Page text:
I was under the impression that debate in Malaysia, like so many other after school activities, was as much pageantry and theatre as it was, well, debate. After looking over the scoring rubric, which celebrates the use of “bombastic” words and fancy annunciation as much as it does content, strategy, and form, I volunteered to help coach my school’s team right before the competition. I’d done debate in high school, found it dreadfully boring, and predictably, after two years on the team, was honorably discharged for my strange conduct in the field. I volunteered partially in the hopes of redeeming myself, partially so that I could debate vicariously through my students, and largely because it looked like they could use some serious assistance.
Once upon a time our school was host to a squadron of mastermind debaters, or so I was repeatedly told, but we have since regressed back to the dark ages of English-language debate and no longer possess the pedantic rhetoric characteristic of the champs. So, among my many roles, I was to be a living thesaurus, inserting words like “vapid,” “culpable,” “unequivocal,” and “annihilate” into the students’ otherwise sound arguments. I was also to help my students with their annunciation, inflections, and their overall oratory alliterations. We also spent a disproportionate amount of time drinking chocolate milk and discussing the feasibility of the recent GI Joe film, which exercised the students’ casual debating skills. However, I was not able to explain how “The Rock” got to be so buff.
I had my own internal debate of what to really teach; the means of scoring in this particular debate were largely contingent on style and sound, but I thought it equally important to emphasize actual content and substance. I settled on something more holistic, and so we practiced “overall” debate skills on the first of many topics: “Junk food is the greatest cause of health problems!”
The first speaker would define the statement. Apparently, defining a sentence is as simple as defining each word individually – by explaining what the word “junk” means, followed by the meaning of the word “food”, “is”, “the”, “number”, “one”, and so on, one can arrive at a thorough understanding of the sentence as a whole. Its common practice, my students insisted. We made some minor corrections, for the sake of coherency, and progressed. A really phenomenal form four student, Zulhafiza, would act as the first speaker – and with impeccable sass, she was to state one solid reason as to why our argument was 100% irrefutable.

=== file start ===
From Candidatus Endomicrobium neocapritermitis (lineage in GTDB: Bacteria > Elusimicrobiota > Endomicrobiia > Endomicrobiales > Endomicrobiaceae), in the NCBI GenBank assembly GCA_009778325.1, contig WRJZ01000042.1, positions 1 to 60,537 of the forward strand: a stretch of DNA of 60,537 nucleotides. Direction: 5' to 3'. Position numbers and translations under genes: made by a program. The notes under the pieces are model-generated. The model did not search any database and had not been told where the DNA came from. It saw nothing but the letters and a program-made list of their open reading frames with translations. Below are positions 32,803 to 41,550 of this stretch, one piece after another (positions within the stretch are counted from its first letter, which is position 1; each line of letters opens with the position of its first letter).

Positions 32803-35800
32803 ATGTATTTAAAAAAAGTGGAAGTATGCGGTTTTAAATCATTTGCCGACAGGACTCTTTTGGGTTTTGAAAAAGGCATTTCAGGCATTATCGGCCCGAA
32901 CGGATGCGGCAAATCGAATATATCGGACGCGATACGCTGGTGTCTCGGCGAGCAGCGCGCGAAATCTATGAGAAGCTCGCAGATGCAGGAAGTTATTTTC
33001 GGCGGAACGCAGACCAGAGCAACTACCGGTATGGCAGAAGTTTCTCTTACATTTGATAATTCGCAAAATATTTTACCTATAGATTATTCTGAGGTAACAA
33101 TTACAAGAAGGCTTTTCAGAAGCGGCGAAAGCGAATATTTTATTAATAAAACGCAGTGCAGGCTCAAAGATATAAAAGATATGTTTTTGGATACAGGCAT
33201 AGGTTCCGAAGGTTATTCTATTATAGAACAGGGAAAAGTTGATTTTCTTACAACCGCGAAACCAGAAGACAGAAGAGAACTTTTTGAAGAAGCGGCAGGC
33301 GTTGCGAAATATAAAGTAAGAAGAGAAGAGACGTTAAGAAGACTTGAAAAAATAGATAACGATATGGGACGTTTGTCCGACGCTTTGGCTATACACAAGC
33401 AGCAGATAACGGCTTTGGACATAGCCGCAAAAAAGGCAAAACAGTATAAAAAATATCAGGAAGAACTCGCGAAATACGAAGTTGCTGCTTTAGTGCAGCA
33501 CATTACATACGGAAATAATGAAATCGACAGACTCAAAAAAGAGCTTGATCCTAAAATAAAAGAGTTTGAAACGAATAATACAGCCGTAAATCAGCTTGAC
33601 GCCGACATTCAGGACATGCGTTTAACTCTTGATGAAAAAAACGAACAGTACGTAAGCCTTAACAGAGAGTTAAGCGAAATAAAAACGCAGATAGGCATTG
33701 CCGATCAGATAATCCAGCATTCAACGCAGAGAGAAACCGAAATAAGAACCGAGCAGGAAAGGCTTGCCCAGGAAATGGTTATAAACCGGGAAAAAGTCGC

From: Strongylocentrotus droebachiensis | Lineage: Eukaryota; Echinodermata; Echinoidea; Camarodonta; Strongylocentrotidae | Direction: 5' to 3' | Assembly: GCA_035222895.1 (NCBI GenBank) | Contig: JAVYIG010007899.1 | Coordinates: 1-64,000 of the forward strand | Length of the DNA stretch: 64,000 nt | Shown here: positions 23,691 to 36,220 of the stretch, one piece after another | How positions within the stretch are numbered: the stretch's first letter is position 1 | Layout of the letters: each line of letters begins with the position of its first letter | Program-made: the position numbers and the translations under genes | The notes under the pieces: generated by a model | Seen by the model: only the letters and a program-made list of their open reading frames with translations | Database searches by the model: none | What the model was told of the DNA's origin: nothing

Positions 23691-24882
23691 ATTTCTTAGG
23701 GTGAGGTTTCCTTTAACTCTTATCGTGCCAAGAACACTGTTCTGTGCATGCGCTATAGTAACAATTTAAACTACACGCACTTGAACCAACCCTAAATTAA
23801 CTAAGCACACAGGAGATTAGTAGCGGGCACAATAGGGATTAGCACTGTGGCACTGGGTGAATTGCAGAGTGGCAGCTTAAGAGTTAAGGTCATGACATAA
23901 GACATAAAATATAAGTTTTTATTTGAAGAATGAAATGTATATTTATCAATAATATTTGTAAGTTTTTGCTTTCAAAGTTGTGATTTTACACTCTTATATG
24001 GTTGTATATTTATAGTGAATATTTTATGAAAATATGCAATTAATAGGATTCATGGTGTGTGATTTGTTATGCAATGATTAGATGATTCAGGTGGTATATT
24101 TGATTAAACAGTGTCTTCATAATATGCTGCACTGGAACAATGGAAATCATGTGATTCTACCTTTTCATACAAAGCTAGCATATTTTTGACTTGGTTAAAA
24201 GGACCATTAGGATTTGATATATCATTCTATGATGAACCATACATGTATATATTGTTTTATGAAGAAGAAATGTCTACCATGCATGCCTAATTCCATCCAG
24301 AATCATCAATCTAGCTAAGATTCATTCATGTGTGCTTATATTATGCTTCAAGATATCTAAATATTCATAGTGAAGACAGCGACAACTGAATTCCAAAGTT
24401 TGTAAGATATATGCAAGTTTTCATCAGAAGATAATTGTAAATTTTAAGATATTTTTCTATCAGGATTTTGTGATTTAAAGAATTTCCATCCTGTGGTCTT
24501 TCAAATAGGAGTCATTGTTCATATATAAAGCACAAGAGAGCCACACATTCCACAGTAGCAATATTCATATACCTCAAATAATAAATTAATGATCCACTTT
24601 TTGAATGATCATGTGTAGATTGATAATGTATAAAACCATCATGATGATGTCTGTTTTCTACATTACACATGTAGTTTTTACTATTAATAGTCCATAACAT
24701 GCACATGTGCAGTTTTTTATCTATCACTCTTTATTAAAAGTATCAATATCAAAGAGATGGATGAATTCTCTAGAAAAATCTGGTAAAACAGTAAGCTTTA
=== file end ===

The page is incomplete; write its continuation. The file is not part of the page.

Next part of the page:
The second speaker, a badminton champion, Nabila, was to then put forth three arguments further detailing why our team was unstoppable. Finally, Shazuan, a sharp-tongued form four boy, was to refute all points made by the opposing team, and in the course of his rebuttal, further support the prevailing argument that our team was not only the best, but also destined to win, and superior to the opposition in every possible way. We worked a little bit on organizing our thoughts by paragraph, and, once our speeches were honed and ready for battle, we received some despairing news.
Call it conspiracy, but the school hosting the debate suspiciously told us only three days before that the topic had changed, and that we’d now be discussing the issue of the global versus the local. We skipped classes, bunkered down in an air-conditioned room for two days, and prepared once more for this new, significantly more vague topic. Then, unsurprisingly, those colluding villains hosting the event changed the topic again!
This time we were to argue that more technology leads to more problems! The students were understandably exhausted, as was I, at having to constantly reassure the team that it was all worth it in the end, and that English was fun, right, right?
It goes without saying that, on the day of the debate, the topic changed once more; “One Malaysia is the only path towards unity,” or something to that effect. We were the opposition, meaning we’d have to argue on the contrary. Shazuan was excited – he’s our team’s demolition expert – more than proficient in viciously tearing up other’s arguments and launching attacks on their personal character and intelligence. Serving on the opposition means there are many more opportunities to perch and wait for gaping flaws in the other team’s argument. Unfortunately, we had little time to prepare for such a loaded topic. Furthermore, a rule prohibiting the discussion of sensitive topics like race, religion, and politics was explicitly mentioned several times before the debate. In other words, we were told not to say anything.
My team made several strong arguments, and were consequently scolded for questioning the integrity of an ostensibly infallible existing piece of legislation, and lost because of it.
The drive back was rough and it was difficult to console my students, who’d spent so long working on so many topics, only to be thwarted by a glaringly unfair and unwinnable stance. I made some dad-like consoling remarks, which were deservingly ignored, and for a few days the students brooded over their swift defeat. Life goes on though, and as it turns out a small piece of plastic that says “winner” on it is not very significant or meaningful for more than a few days. I am happy to report that the whole team is looking much happier nowadays, and when asked about the debate, they respond, “what debate?” But hey, at least they’re answering in English!